This article was produced in partnership with PAA Education, an online resource that enables specialist teachers and other learning specialists to help children reach their full potential.
PAA Education founder, Wally Howe, is a Sydney based Educational and Developmental Psychologist with more than 25 years of experience in psychological and educational assessment. Howe managed the Australian standardisation of the UK published York Assessment of Reading for Comprehension (YARC), the most popular individual reading test used in Australian schools.
There has been a worrying slump in students’ reading and writing outcomes in recent years. The latest PISA 2019 results show that since 2000, Australia’s mean score has declined by the equivalent of around three-quarters of a year of schooling.
While there has been some encouraging progress in Australian students’ reading habits and outcomes since the PISA report was released, many young people continue to struggle with learning how to read and write, which is especially true for children with learning disabilities.
PAA Education, founded by a Sydney based Educational and Developmental Psychologist, Wally Howe, provides specialist teachers and other learning specialists with online education tools to help children reach their full potential.
One of these tools is Mindplay, a ‘Virtual Reading Coach’ which enables students with diverse skills and instructional needs to read fluently and accurately. It also provides teachers with class and student-level reporting that simplifies the implementation of Response to Intervention (RTI), Multi-Tiered Systems of Instruction (MTSS) and Individualised Education Plans (IEP).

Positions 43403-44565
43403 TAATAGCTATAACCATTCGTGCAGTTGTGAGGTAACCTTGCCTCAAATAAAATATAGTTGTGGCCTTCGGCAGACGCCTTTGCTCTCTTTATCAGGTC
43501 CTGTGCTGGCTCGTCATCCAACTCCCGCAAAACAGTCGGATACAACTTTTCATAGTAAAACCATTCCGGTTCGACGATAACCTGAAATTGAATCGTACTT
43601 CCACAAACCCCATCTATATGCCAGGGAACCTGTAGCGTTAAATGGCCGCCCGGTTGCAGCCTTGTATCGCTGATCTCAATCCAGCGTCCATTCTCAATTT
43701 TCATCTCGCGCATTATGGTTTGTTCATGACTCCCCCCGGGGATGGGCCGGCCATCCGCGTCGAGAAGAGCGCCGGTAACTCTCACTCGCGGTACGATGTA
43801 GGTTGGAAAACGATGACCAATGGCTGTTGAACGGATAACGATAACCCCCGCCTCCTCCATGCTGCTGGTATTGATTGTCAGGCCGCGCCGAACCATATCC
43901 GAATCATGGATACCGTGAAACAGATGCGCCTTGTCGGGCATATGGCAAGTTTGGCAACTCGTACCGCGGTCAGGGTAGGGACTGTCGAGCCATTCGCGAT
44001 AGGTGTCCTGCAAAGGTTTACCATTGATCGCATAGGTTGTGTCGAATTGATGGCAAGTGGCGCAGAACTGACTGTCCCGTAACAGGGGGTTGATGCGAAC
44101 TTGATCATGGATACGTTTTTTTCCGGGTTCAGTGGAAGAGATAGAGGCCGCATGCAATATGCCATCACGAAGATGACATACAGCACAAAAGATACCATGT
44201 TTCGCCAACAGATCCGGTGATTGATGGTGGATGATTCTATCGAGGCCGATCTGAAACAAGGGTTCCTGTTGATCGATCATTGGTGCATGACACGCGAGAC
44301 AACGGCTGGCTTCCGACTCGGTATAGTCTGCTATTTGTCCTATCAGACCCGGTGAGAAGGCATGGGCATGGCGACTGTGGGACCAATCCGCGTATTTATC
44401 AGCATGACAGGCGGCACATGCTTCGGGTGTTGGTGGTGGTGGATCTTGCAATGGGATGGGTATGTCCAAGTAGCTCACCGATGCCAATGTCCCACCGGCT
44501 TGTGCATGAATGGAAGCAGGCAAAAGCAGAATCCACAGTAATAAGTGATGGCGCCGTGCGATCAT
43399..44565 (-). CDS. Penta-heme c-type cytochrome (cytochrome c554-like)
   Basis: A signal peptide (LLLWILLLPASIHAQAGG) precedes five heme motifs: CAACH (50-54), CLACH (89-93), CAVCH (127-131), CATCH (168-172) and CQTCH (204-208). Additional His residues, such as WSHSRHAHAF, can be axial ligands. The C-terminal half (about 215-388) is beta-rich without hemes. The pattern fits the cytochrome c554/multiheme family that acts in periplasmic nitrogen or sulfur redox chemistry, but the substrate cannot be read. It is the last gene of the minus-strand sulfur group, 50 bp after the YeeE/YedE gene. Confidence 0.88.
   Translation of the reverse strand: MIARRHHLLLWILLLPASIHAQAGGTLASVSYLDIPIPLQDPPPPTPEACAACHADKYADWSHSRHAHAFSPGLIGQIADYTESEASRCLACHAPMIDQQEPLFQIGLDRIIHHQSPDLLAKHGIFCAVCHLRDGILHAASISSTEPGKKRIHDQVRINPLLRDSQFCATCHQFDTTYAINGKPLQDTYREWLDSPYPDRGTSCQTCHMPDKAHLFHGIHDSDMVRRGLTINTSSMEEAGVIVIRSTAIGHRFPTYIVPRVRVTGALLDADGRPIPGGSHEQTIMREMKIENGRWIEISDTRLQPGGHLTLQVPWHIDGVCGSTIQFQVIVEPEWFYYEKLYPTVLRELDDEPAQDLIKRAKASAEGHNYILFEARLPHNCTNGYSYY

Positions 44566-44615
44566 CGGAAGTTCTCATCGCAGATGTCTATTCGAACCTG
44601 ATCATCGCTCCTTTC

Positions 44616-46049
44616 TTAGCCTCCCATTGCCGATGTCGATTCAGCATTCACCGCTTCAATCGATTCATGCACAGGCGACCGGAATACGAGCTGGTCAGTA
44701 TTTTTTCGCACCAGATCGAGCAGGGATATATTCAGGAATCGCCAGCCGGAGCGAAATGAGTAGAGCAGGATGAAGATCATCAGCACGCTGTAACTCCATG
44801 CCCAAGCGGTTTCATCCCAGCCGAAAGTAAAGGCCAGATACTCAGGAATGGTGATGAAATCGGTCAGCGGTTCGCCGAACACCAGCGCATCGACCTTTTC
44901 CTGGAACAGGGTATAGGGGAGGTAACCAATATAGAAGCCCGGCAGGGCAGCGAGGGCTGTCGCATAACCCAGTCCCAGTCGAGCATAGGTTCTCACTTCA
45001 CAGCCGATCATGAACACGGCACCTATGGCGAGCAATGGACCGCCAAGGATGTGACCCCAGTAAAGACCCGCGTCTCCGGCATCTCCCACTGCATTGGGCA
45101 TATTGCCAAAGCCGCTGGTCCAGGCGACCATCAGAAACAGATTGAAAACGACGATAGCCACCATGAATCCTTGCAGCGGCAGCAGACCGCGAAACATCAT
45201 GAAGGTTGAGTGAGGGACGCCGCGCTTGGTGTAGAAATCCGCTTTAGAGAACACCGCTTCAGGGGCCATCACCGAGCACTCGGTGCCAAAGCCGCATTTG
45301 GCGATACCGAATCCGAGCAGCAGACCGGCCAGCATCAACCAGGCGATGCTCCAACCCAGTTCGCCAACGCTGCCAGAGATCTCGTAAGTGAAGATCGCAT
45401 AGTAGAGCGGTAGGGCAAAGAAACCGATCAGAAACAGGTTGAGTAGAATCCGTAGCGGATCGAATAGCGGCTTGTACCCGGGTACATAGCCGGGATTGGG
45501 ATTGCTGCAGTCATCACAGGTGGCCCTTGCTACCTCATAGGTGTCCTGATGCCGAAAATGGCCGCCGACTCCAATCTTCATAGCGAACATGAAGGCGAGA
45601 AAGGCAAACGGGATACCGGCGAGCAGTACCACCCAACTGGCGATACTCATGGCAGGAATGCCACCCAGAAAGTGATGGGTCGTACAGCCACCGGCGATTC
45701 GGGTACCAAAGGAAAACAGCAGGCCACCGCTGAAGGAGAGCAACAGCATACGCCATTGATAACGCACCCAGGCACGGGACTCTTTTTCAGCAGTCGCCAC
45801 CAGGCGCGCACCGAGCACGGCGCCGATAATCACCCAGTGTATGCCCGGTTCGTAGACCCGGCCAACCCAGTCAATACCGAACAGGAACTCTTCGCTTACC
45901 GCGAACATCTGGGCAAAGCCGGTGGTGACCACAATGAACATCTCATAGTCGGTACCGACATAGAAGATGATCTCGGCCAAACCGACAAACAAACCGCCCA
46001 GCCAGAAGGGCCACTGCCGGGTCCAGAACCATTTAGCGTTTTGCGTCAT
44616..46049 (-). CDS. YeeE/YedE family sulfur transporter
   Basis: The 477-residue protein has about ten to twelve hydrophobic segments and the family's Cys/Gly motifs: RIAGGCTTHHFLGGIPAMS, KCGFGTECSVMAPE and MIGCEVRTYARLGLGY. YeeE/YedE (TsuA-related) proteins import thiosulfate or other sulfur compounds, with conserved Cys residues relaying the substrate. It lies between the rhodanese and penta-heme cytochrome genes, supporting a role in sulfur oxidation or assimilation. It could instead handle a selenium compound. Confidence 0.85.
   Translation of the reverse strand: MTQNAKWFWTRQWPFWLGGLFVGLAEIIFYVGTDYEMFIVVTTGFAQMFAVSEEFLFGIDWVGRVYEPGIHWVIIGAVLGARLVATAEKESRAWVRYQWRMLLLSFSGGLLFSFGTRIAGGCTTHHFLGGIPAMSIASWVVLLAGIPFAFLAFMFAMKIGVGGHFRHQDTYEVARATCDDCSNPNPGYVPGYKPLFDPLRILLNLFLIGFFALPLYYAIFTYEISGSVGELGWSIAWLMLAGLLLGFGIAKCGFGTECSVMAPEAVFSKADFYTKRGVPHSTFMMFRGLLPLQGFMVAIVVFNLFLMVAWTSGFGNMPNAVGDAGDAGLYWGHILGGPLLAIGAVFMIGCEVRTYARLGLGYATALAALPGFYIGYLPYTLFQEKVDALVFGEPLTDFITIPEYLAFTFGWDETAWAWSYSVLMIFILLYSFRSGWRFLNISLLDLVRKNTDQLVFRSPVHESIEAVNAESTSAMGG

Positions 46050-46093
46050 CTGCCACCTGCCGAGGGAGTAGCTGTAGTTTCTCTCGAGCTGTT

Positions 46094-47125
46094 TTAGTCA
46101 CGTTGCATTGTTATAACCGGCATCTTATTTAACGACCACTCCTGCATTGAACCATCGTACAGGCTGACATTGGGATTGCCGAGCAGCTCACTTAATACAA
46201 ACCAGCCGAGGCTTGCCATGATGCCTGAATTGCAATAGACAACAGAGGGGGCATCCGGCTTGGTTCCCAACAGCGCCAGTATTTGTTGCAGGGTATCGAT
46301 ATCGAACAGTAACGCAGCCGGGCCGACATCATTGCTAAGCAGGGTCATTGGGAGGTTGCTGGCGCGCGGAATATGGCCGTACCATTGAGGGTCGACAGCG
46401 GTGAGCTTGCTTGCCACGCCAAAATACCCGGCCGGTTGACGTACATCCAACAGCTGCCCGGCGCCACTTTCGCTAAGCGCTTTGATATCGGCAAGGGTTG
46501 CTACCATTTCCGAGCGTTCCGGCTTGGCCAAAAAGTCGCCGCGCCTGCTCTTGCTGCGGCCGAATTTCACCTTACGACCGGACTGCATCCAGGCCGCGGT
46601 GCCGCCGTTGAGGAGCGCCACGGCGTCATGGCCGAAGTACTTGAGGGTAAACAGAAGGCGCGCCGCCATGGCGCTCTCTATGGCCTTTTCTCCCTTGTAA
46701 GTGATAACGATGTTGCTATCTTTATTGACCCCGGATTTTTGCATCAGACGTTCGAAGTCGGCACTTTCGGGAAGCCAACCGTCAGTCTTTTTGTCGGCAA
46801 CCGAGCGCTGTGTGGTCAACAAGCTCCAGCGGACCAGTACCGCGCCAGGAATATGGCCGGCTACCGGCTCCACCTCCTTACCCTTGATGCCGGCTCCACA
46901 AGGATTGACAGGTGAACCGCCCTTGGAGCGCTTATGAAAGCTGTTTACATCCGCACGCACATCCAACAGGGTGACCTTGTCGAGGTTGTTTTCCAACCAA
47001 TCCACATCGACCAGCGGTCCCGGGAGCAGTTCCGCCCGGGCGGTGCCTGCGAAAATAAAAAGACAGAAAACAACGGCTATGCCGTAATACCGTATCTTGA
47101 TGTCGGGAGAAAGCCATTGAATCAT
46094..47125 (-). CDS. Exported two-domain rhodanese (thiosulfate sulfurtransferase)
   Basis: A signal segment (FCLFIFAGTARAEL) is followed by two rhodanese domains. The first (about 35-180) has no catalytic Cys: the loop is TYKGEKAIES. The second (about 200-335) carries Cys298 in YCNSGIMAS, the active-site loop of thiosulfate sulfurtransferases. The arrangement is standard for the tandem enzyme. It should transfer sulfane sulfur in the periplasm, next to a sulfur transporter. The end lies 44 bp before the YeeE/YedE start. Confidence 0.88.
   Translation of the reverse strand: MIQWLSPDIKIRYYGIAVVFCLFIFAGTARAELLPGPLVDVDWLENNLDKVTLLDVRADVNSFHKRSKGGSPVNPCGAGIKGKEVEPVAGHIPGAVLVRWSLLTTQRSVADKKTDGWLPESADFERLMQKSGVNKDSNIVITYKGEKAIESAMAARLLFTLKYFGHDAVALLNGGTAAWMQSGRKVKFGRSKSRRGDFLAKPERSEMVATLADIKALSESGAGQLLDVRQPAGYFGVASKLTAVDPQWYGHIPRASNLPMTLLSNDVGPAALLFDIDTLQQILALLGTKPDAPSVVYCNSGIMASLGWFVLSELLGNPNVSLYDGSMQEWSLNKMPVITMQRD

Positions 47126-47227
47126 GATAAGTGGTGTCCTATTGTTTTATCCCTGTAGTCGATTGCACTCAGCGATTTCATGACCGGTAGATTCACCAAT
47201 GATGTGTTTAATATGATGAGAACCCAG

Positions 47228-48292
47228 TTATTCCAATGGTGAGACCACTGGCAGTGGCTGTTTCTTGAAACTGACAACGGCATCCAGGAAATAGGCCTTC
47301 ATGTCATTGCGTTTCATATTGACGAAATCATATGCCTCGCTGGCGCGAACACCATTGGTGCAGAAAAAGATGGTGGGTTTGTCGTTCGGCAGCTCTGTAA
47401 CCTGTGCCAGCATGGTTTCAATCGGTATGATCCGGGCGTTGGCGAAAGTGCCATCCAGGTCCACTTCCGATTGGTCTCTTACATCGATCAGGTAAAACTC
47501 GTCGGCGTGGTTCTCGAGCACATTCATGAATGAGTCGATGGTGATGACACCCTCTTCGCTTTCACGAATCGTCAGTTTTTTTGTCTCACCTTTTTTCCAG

“We have seen great success with MindPlay, and studies show that when MindPlay’s Virtual Reading Coach was used for an average of 10 hours, students increased their grade level nearly five times, from 9 to 44 per cent,” Howe told The Educator.
“The solution is used across the world and is especially popular in the United States.”
The company is also helping students better grasp language itself through its Speechlink and Language link products. These two resources empower Learning and Support Teachers, Teachers and Teaching Assistants in their work with students with language and communication needs (SLCN) and indicate the need for further support for the child.
“It’s easy to use. The children love all the games. It’s very colourful and visual. Many teachers use the speech games as an end-of-week treat which the kids love and allow teachers to capture data,” Howe said.
“We recently introduced Speechlink into Australia from the UK, where thousands of schools use it.”